My role is ensuring each child feels heard, respected and safe through disclosure of their experiences. With compassionate introductions centered first on relaxation over interrogation, a partnership develops that protects dignity above all when justice requires their strength.  

It’s important not to lead young witnesses or suggest answers for a number of reasons. There is a lot of overlap in this reasoning because it is critical to obtaining a reliable and credible account from a subject.  

Credibility of Evidence  

While a child’s account may provide vital clues, we must be scrupulously careful not to compromise reliability through potentially leading questions, matter-of-fact assertions or even well-meaning but misguided prompts. Young minds remain intellectually developing, with natural predispositions toward pleasing authority figures that can unintentionally influence memory. 

This is why fluid, open-ended inquiry holds precedence – to avoid subconsciously guiding a minor toward inferences simply to complete questioning expediently. Instead, one must allow organic recall and description unfettered to emerge through patience. 

Legally, tainted information threatens a case’s defensibility while psychologically, implanted recollections risk long-term emotional impacts of incorrectly incorporating fictional events into understandings of real trauma. Both bear heavy consequences we’re obligated to prevent. Some minimize this suggestibility, but developmental research consistently reminds us children uniquely perceive and process experiences relative to logical, linear adult cognition. Our duty lies not in disregarding these proven dynamics, but in compensating conscientiously through nuanced interviews that place proof burdens aside, prioritizing the wellbeing of witnesses reliant on our care. 

Proper techniques aimed at enabling independent youth voices hold power to both aid justice and safeguard harmed children’s long-term welfare holistically. This remains our steady guidance in such sensitive work.  

Accuracy of Recall of Young Victims

When trauma occurs, memory consolidation can become disrupted, and details confused more readily than with logical adult experiences. Over time, multiple discussions attempting to help a minor process and come to terms with events may unintentionally integrate new elements that become inextricable from actual occurrences. This further highlights why objectivity must guide every interview interaction. Even subtly leading questions posed to simply move discussion along could plant seeds distorting remembrance in vulnerable witnesses. Imagined scenarios might mix with and ultimately replace real memories as the situation is cognitively revisited.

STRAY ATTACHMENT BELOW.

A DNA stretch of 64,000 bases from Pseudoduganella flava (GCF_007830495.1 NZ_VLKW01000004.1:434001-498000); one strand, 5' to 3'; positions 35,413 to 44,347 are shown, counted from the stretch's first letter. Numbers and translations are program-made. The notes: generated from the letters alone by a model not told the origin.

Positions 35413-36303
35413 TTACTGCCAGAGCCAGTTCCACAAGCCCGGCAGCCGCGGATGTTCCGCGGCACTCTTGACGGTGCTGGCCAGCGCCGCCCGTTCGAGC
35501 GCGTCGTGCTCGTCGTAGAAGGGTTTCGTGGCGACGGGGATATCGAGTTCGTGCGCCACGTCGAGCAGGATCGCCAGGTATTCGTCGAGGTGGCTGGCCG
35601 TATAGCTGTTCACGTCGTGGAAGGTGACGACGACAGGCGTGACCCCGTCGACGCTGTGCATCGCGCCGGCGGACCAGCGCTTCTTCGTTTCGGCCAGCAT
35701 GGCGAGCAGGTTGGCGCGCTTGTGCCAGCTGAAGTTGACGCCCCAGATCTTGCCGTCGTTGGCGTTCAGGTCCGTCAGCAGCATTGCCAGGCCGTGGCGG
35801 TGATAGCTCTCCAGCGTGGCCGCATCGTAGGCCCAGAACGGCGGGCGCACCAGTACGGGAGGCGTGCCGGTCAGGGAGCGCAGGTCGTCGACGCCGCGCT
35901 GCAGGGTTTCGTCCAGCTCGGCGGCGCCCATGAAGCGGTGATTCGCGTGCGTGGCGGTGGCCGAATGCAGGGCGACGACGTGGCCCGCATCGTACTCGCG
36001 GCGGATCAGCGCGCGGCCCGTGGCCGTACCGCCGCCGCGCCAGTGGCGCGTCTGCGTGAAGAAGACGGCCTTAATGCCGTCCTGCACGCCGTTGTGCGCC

As professionals responsible for justice and healing, we can’t risk compromising the integrity of a child’s recall and statement in this way. Instead, fostering an impartial space where organic recollection emerges uninfluenced remains our sole ethical path, regardless of impatience to conclude a case. Doing right by these young people demands diligently avoiding potentially contaminating influences on the accuracy of details provided – however uncomfortable prolonged silences or indirect responses may initially feel. Our role is enabling independent voices free from external biases, not expediting proceedings at their expense. This keeps welfare and trustworthiness as top priorities as intended. 

Objective Fact-Finding 

The goal of the interview should be objective, unbiased fact-finding rather than eliciting specific responses. Leading questions push a child towards predetermined answers rather than letting them freely recall and describe events in their own words based on their independent recollection. 

Leading a minor witness in any way jeopardizes this essential neutrality. Even subtly guiding discussion risks skewing a statement toward confirming particular outcomes over discovering facts independently. Our role is avoiding predetermined mindsets that could taint a child’s recollection, not searching for validation of theories. Children especially look to trusted adults like authorities for social cues on appropriate responses, making them highly susceptible to unintentional influence even through well-meaning but misaligned questions. This further emphasizes letting each interview unfold naturally from the youth’s perspective rather than our preconceptions. 

An independent, unbiased account benefits not only legal integrity but also the psychological welfare of witnesses who must avoid feeling pressured into recalling details a certain way. Factual accuracy and the wellbeing of minors must prevail over desire to simply fill an investigative checklist. Through judicious, impartial inquiry that prioritizes each child’s perspective, we can fulfill our duty of diligent fact-finding while still protecting vulnerable populations from secondary harm. Maintaining steadfast neutrality sets the foundation for this delicate work as intended.